4WD MODIFICATIONS - ELECTRIC & LIGHTS
Hella Rallye 4000 Metal LED driving lights are the successors to the company’s original LED models and continue with the company’s preferred reflector technology.
We checked out a pencil beam and spread beam combination and found the pair produced good distance, but not very wide spread.
At Outback Travel Australia we’ve been testing driving lights for many years and have marked the tradition from halogen globes, through high-intensity discharge (HID) globes to LEDs. Today, LEDs are almost universally used.
Traditional driving light design has a central globe centred in a shaped reflector, to deliver either a long, ‘pencil’ beam, or a shorter, but wider, spread beam. When LEDs arrived, the bulk of driving light makers grouped multiple LEDs in tiny reflectors, but several European light makers stayed with reflector technology and a typical three-LED central light source.
A reflector can compensate for a less-bright light source, but it’s a big ask to make up the difference between three LEDs and 20 or more LEDs. Our testing shows that multiple-LEDs produce more light output than three, even with a high-quality reflector to focus that three-LED source.
In Europe that doesn’t matter, because light output from auxiliary lights is strictly controlled, whereas in Australia and many other open-space countries there’s no such restriction.
So, how does Hella’s latest Rallye 4000 Metal driving light pair compare with multi-LED competitors? In terms of sheer brightness, not so well, but if you’re after good distance and modest spread they fit the bill. A plus for the reduced light output is far less glare from road signs and other reflective surfaces.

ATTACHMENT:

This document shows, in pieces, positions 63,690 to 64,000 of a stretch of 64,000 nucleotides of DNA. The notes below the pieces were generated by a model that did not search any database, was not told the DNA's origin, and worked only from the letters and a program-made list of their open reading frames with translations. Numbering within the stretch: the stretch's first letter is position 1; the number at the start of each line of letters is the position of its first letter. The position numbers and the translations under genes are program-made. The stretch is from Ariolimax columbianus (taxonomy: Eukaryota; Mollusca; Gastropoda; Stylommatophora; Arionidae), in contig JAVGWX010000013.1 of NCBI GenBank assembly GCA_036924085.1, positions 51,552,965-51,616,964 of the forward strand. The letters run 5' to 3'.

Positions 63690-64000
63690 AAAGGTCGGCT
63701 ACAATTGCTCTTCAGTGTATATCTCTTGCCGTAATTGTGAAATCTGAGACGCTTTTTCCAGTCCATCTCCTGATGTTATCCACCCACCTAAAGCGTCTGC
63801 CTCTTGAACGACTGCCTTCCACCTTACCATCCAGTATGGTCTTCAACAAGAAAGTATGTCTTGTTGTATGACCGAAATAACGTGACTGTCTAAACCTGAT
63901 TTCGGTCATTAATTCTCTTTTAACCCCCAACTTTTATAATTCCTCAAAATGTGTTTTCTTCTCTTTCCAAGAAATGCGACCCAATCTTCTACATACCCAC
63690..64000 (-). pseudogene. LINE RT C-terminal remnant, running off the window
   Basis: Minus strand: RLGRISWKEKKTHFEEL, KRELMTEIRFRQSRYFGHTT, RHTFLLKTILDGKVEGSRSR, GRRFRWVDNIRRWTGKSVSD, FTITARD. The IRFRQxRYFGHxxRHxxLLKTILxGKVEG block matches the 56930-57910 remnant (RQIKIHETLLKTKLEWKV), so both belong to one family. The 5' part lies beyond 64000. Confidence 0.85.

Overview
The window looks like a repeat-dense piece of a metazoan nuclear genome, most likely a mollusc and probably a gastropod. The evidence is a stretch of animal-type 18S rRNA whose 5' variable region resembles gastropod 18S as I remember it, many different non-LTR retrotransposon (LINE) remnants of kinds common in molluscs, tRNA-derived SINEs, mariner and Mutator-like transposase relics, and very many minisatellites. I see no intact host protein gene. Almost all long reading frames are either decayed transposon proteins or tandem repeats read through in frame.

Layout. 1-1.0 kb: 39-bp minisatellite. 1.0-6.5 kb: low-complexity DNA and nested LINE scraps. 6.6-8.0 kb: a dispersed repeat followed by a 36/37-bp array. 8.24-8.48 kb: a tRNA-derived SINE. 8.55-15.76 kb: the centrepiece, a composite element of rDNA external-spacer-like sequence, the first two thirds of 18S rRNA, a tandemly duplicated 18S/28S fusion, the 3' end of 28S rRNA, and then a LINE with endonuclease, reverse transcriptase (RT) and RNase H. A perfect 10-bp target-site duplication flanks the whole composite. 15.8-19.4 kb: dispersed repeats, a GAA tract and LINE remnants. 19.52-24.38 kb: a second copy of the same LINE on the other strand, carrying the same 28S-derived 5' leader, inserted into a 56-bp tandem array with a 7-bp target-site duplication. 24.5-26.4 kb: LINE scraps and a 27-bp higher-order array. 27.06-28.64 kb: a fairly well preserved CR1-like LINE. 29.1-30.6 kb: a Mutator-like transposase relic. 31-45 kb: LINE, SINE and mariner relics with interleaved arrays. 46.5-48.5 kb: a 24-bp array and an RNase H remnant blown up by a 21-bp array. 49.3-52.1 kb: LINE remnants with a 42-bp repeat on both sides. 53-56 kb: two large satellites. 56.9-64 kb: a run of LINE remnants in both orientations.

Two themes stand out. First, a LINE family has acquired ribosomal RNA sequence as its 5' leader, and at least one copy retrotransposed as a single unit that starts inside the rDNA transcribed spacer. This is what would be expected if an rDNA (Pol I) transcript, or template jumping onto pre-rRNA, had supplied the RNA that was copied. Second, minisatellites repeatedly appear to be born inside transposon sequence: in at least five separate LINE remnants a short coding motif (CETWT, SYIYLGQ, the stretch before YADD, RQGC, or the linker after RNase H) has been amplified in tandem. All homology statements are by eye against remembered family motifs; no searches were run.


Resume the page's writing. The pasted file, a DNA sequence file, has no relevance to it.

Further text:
Another plus for the three-LED design is very small current draw that can be important on vehicles that have low or highly variable alternator output.
As the ‘Metal’ title suggests the new Hellas have a die-cast zinc housing, reflector and mounting bracket. All metal pieces are matte-black powder-coated. Interestingly, there’s a heat-dispersing metal strip behind the clear-glass lens on each light. The glass lens needs a flying-stone protector when not in use.
Threaded holes in the adjustment backing plate accept knob adjusters
The mounting is a return to Hella’s central spigot style, in which the housing can be adjusted for angle and direction, by moving it on top of a base plate receiver. The adjustment is locked in place by a pair of tool-free, knurled knobs on each side of the central mount.
The only downside of this design is that if the knobs are wound out too far, it’s very tricky to get the threaded ends to engage again with the housing backing plate.
Pricing we found on-line in June 2021 suggested around $900 for a pencil/spread combination.
Check out our video test: